Fox News star Sean Hannity suddenly likes immigration reform
The crucial role that Latino voters played in denying Mitt Romney and Republicans the presidency got the attention of many political observers -- and at least one hard-line opponent of immigration reform.
Radio and television hotspur Sean Hannity — who for years has spit the word “amnesty” like an epithet — declared Thursday that he has “evolved” and now supports creating a “pathway” to citizenship for those already in the country illegally.
“It’s simple to me to fix it,” Hannity said. “I think you control the border first. You create a pathway for those people that are here — you don’t say you’ve got to go home. And that is a position that I’ve evolved on.
“Because, you know what, it’s got to be resolved. The majority of people here, if some people have criminal records you can send them home; but if people are here, law-abiding, participating for years, their kids are born here, you know, first secure the border, pathway to citizenship, done.”
That’s a dramatic departure from the previous stand of the vitriolic Fox News host, who has sneered at those who sympathized with undocumented workers or suggested just such a legal “pathway.”
A couple of years back, Hannity said the American people did not want such “amnesty” for those who came to the U.S. without permission. He railed against Congress considering a plan that would “ram this down America’s throat.”
Hannity played host to right-wing members of Congress and others who insisted that even illegal immigrants who served in the U.S. military should not be granted legal residence and a chance at citizenship.
He referred to the Dream Act, which would have given young people brought to the U.S. by their parents a path to citizenship if they attended college or served in the military, as “an amnesty nightmare.”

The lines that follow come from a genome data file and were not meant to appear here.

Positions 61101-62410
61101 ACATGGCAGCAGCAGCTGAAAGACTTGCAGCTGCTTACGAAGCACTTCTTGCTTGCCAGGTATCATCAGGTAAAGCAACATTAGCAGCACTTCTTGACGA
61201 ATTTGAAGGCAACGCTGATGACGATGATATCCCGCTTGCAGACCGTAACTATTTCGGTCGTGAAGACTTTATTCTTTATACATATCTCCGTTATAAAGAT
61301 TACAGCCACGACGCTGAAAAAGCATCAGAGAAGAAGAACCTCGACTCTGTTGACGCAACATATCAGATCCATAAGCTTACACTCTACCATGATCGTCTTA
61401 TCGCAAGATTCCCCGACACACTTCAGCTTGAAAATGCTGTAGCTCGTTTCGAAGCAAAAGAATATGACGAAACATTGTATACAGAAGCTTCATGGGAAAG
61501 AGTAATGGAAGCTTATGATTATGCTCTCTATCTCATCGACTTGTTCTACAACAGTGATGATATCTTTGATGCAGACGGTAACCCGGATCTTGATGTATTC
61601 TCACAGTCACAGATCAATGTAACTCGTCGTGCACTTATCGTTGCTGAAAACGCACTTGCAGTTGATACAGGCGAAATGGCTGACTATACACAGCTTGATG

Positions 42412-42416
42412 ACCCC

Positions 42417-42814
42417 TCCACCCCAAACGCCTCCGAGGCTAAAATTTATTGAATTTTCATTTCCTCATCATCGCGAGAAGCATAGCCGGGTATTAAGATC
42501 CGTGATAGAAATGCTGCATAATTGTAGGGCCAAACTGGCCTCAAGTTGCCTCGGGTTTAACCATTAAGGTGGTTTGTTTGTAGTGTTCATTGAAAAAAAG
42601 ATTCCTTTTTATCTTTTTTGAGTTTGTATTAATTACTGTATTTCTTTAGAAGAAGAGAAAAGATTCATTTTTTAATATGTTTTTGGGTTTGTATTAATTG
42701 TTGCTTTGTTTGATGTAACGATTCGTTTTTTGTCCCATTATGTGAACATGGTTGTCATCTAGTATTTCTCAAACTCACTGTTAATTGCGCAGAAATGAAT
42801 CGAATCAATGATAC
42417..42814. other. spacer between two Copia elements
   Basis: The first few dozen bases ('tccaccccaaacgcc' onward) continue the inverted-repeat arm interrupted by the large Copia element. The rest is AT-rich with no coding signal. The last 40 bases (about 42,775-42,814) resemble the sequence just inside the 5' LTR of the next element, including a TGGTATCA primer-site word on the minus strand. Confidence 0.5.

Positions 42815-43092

The Fox star put his animus toward the issue on display again and again. When one conservative commentator on his show suggested there might have to be at least “limited amnesty,” and Fox analyst Juan Williams called for a “reasonable resolution,” Hannity retorted: “Right, deportation.”
He listened politely as right-wing virago Michelle Malkin suggested that Democrats wanted amnesty so they could “recruit more illegal aliens, so they can turn them into Democratic voters.”
So why the sudden change of heart? Hannity did not offer an extended explanation. But the timing told the story. In the GOP primaries, Romney adopted a similar hard line against any concessions to workers who came to the U.S. illegally, saying they should be treated so harshly that they would “self-deport.”
That didn’t go over so well with Latino voters, about 70% of whom voted for President Obama this week — providing the margin of victory in several key states.
So now the highly principled Hannity has changed his mind. He told his listeners it’s time to “get rid of the immigration issue altogether,” adding: “You can’t let the problem continue — it’s got to stop.”
What’s next, Bill O’Reilly backing gay marriage?
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